The Egg Cooking Technique You Might Want To Master For Tiramisu

Tiramisu, a well-known Italian dessert, is also very technically complex. One look at a few recipes will tell you that—like this one from Sally's Baking Addiction. But despite the devil-in-the-detail complexities, many chefs opt to add it as a dessert menu item, and it remains one of Italy's most popular desserts, according to Delallo.

Tiramisu is made by alternately layering espresso-dipped sponge cake-like ladyfingers and an egg yolk/mascarpone cheese mixture over one another, then topping it with cocoa powder for garnish. And while it may seem like a simple concept, the steps take time and the layering should be just right or it will look more like a mess than a masterpiece. But regardless of the look, the taste and texture are what really bring people in. Chef Matthew Accarrino told La Cucina Italiano that "the best bite... is when a ladyfinger oozes coffee into a spoonful of cream." Coffee-lovers. take note.

With a presentation so complex, it makes sense that a complex process would bring this dessert to life. So what exactly is the technique you need to master to do that?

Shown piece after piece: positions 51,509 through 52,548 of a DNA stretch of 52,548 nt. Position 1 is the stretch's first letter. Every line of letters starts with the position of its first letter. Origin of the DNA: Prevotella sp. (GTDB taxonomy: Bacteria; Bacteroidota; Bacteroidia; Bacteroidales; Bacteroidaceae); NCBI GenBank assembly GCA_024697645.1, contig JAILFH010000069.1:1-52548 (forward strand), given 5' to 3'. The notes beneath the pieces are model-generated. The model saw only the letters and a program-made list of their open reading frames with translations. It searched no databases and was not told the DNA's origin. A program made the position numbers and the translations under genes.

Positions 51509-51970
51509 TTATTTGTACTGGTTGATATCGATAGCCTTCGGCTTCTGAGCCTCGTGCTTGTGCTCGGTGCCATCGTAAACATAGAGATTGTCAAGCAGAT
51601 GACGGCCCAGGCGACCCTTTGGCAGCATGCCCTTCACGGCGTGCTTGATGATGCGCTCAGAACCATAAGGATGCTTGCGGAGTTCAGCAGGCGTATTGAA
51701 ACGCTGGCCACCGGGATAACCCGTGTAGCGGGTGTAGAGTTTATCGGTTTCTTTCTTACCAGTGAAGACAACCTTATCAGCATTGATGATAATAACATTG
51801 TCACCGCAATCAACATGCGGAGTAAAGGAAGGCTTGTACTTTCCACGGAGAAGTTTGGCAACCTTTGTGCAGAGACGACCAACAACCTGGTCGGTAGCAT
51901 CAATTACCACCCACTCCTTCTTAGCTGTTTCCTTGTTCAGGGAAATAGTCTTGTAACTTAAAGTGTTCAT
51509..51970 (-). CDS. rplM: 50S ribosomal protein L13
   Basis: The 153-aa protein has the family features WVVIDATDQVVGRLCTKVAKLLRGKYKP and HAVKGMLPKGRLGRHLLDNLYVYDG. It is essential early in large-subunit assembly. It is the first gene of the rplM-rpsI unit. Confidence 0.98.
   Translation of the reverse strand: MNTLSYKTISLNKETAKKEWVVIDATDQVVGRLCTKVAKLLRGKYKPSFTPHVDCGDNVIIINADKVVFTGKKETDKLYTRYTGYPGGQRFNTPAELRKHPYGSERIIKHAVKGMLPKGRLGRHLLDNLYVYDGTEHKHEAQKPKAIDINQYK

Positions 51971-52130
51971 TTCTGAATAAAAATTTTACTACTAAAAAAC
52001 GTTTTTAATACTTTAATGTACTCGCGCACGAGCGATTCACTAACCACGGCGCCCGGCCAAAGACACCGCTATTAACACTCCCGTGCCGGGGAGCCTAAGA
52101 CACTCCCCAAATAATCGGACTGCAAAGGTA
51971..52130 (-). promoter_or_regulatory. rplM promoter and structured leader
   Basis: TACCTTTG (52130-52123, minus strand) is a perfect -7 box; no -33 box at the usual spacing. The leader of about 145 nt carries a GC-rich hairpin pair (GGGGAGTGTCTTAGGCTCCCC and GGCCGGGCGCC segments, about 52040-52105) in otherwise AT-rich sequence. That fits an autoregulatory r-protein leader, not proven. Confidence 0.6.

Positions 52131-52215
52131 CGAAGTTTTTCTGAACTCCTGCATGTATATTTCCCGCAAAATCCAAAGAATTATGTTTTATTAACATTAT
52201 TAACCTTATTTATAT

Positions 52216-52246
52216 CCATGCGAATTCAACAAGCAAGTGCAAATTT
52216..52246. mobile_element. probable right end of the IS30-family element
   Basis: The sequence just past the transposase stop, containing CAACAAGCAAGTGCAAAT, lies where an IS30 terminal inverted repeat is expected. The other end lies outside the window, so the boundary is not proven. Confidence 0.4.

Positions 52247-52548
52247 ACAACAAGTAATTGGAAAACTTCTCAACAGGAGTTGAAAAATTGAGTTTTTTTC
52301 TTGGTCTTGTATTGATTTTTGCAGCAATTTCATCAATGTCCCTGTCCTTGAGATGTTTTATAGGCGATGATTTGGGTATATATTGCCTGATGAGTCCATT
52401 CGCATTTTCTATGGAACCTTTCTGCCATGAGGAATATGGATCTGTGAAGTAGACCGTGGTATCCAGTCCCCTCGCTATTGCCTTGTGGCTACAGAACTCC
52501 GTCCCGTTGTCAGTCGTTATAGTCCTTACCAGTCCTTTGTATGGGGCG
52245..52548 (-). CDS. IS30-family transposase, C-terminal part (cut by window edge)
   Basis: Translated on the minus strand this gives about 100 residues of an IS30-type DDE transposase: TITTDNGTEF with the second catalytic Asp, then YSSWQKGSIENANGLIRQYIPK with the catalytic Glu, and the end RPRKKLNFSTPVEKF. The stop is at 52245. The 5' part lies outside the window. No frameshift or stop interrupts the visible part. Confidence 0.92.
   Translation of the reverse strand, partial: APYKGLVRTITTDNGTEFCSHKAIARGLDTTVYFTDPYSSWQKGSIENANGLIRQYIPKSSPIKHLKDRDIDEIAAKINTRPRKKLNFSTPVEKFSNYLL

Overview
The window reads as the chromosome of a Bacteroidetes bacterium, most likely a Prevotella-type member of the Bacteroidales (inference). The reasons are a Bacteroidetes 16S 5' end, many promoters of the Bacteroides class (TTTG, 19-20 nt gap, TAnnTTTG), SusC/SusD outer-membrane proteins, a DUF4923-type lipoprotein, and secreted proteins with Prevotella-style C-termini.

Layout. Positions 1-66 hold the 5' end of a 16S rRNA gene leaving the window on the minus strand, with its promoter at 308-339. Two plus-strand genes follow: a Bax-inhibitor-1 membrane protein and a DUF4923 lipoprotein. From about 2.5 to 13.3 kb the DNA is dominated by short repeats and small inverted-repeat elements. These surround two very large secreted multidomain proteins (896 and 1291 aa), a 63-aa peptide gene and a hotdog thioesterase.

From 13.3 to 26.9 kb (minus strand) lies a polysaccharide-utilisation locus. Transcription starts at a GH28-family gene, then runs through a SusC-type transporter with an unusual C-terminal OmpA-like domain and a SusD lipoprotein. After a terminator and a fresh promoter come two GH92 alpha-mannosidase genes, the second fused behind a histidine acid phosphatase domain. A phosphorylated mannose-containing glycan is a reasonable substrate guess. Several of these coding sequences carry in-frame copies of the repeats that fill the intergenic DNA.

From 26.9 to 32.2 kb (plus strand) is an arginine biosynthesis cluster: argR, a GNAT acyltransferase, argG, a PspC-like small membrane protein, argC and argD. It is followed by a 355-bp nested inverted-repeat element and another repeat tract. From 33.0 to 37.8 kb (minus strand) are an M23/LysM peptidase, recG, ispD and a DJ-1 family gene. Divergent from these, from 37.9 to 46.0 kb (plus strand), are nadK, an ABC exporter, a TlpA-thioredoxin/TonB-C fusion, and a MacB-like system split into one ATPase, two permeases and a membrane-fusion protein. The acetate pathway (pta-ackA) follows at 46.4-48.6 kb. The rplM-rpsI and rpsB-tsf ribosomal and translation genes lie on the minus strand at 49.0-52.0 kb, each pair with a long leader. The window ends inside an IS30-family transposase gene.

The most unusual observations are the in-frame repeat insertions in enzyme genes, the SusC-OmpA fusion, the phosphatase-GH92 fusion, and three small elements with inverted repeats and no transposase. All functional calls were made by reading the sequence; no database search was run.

Meet the bain-marie

As seen in the recipe, the mascarpone/egg yolk mixture comes together when the chef combines the two ingredients over heat (with the addition of some sugar). This technique, as noted by a board on ChefTalk, is not used in every single tiramisu recipe, some of which combine the yolk and cheese without ever bringing it near a heat source. So, which is correct (and safe, in case you're concerned about raw yolks)?

As a responder on ChefTalk notes, both techniques are technically safe and both can be used, a common option is to use a double boiler. The Chicago Tribune notes in a recipe for zabaglione (a creamy Italian egg custard that Delallo incorporates in its tiramisu layers) that this technique is basically what's called a "bain-marie" and can be done even by those without an actual double boiler by setting a heat-safe (stainless steel/glass) bowl over a pot with a bit of steaming water. Add your yolks, sugar, and cheese and carefully whisk. This avoids fully cooking the yolk when "the steam from the simmering water heats the bowl, which in turn slowly and gently heats what's in the bowl."

As long as you pay attention to the precision and give some attention to all the details, your dessert will have people coming back for seconds. And if you master the egg yolk technique (cooked or uncooked), this would be a stellar dessert to add to your date night rotation.